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Zachary Graham, PhD

Research Health Science Specialist, Birmingham VA Medical Center | Affiliate Asst. Professor, Cell, Developmental and Integrative Biology UAB | Associate Scientist, UAB Center for Exercise Medicine

Graham

zgraham@uab.edu

Personal Statement

Dr. Graham is a Research Health Science Specialist at the Birmingham VAMC, Research Scientist at the Florida Institute for Human and Machine Cognition (IHMC), and affiliate Assistant Professor in the Department of Cell, Developmental and Integrative Biology at the University of Alabama-Birmingham School of Medicine. His primary interests are finding efficacious interventions to protect systemic and skeletal muscle metabolic function after traumatic spinal cord injury (SCI). Dr. Graham’s PhD training was focused on human participant exercise performance, exercise testing and exercise prescription, after which he transitioned from human-based work to pre-clinical models of SCI under Christopher Cardozo at the National Center for the Medical Consequences of SCI at the James J. Peters VAMC. His main research interests are now focused on how drug interventions and transgenic mouse models (pre-clinical) or rehabilitation efforts using robotic exoskeletons (clinical) after SCI alter the multiomic profiles of blood and skeletal muscle. Specifically, he is interested in the molecular profiles and epigenetic patterns altered by disease, and whether this information can be used to predict how an individual will respond to an intervention. Dr. Graham uses RNAseq, DNA methylation, metabolomics, protein and gene expression assays, ELISA and high-resolution oxygen consumption testing to answer the major questions in his research. The overall goal of his research is to find novel treatments that improve the health and function of individuals with SCI. His programmatic goals are directed towards exoskeleton adoption as a long-term life-style modification for more beneficial health outcomes, as well as using exoskeletons to increase community membership as technology improves.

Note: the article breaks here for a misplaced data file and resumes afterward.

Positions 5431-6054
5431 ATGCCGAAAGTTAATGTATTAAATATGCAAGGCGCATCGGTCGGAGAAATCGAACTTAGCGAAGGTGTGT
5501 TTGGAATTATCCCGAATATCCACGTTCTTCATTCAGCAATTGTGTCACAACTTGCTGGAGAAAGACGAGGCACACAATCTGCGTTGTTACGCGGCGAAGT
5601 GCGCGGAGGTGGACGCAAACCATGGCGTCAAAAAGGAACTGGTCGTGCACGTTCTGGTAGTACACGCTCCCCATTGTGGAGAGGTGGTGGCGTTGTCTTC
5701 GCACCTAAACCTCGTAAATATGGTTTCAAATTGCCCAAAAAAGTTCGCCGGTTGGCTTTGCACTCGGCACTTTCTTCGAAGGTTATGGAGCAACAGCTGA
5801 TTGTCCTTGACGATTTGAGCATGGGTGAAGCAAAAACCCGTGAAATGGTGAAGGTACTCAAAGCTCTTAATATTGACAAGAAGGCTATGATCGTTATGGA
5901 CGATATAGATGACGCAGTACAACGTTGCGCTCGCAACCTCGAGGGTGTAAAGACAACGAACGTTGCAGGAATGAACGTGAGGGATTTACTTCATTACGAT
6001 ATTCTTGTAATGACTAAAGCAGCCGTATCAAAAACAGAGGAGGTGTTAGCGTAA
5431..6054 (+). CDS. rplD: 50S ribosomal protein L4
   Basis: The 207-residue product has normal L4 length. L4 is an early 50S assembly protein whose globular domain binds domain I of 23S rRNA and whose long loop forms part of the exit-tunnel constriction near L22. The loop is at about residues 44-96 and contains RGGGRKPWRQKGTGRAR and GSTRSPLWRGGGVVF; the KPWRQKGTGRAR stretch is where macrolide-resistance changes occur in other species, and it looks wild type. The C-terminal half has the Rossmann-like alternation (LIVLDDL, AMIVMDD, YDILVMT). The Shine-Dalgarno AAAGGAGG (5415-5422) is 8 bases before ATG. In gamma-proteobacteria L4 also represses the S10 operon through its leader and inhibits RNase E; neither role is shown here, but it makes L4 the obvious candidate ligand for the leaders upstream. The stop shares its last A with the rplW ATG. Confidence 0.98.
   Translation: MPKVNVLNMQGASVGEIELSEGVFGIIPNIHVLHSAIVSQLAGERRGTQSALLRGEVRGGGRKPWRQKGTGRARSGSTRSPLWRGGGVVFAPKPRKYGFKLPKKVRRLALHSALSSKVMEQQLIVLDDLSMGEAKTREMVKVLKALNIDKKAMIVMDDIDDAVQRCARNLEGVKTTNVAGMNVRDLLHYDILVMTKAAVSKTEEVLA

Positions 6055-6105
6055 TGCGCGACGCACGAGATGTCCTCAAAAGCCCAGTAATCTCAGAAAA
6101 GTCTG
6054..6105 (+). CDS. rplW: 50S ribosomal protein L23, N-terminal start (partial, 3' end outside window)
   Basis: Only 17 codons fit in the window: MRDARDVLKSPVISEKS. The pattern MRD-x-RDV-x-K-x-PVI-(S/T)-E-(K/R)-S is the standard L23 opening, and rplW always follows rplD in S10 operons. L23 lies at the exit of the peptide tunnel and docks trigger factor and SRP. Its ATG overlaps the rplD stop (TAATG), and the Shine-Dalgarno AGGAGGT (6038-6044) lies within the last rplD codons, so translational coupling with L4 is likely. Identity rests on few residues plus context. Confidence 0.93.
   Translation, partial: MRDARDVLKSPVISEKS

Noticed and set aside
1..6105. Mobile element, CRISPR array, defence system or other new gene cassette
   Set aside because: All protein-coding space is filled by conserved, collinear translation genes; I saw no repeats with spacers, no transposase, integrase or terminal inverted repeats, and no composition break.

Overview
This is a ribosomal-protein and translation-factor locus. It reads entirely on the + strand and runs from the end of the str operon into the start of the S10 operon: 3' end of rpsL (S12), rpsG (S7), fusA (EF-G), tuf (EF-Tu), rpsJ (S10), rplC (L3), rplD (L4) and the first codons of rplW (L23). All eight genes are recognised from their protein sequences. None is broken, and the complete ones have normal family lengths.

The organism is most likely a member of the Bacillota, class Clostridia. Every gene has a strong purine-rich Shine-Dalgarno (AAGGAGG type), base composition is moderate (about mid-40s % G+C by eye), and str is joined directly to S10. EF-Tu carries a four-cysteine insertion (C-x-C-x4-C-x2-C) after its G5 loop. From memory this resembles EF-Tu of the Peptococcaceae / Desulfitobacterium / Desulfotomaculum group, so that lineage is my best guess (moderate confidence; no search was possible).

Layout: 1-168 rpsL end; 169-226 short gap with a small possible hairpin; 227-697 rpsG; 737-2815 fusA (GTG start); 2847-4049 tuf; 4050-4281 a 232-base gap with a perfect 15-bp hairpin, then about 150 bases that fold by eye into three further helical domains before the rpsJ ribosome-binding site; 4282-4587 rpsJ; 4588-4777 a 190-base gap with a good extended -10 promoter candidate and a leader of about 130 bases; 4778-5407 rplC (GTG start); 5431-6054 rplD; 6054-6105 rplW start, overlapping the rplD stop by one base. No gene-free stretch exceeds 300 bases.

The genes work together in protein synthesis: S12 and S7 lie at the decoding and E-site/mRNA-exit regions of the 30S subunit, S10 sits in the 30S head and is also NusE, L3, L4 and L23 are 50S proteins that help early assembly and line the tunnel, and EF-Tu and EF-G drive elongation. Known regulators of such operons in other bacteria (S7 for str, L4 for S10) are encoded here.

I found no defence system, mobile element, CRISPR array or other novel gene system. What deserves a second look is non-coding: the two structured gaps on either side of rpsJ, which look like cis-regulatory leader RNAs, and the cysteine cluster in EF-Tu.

Education

  • BA, The Ohio State University, Columbus, OH
  • MS, University of Kansas, Lawrence, KS
  • PhD, University of Kansas, Lawrence, KS
  • Postdoc, James J. Peters VAMC, Bronx, NY

Research Interests

  • Establishment of timelines for disruption in modes of energy production using mouse models of SCI
  • Potential roles of the atrophy-inducing myokine myostatin after SCI in preclinical models
  • Basal hypertrophic signaling with changes in mechanosensory expression in exercise meant to cause muscle damage, preclinical model of complete SCI, and descriptive studies using individuals with SCI

Recent Publications

  • Graham ZA, DeBerry J, Cardozo C, Bamman M. A 50 kdyne contusion spinal cord injury with or without the drug SS-31 was not associated with major changes in muscle mass or gene expression 14 d after injury in young male mice. Physiol Rep. 2021 Feb;9(4):e14751. doi: 10.14814/phy2.14751. PMID: 33611851; PMCID: PMC7897452.
  • Graham ZA, Liu XH, Harlow L, Pan J, Azulai D, Tawfeek HA, Wnek RD, Mattingly AJ, Bauman WA, Yarrow JF, Cardozo CP. Effects of a High-Fat Diet on Tissue Mass, Bone, and Glucose Tolerance after Chronic Complete Spinal Cord Transection in Male Mice. Neurotrauma Rep. 2020;1(1):17-31. doi: 10.1089/neur.2020.0014. eCollection 2020. PubMed PMID: 34223527; PubMed Central PMCID: PMC8240892.
  • Graham ZA, Goldberger A, Azulai D, Conover C, Ye F, Bauman W, Cardozo C, Yarrow J. Contusion spinal cord injury upregulates p53 protein expression in rat soleus muscle at multiple timepoints but not key senescence cytokines. Physiological Reports. 2020 February 05; 8(3):314357 DOI: 10.14814/phy2.14357. PMID: 32036570; PMCID: PMC7002538
  • Graham ZA, Siedlik JA, Harlow L, Sahbani K, Bauman WA, Tawfeek HA, Cardozo CP. Key Glycolytic Metabolites in Paralyzed Skeletal Muscle Are Altered Seven Days after Spinal Cord Injury in Mice. J Neurotrauma. 2019 Sep 15;36(18):2722-2731. PubMed Central PMCID: PMC6727471.
  • Graham ZA, Harlow L, Bauman WA, Cardozo CP. Alterations in mitochondrial fission, fusion, and mitophagic protein expression in the gastrocnemius of mice after a sciatic nerve transection. Muscle Nerve. 2018 Oct;58(4):592-599. PubMed PMID: 30028528.
  • Complete List of Published Work: https://www.ncbi.nlm.nih.gov/myncbi/zachary.graham.1/bibliography/publi…
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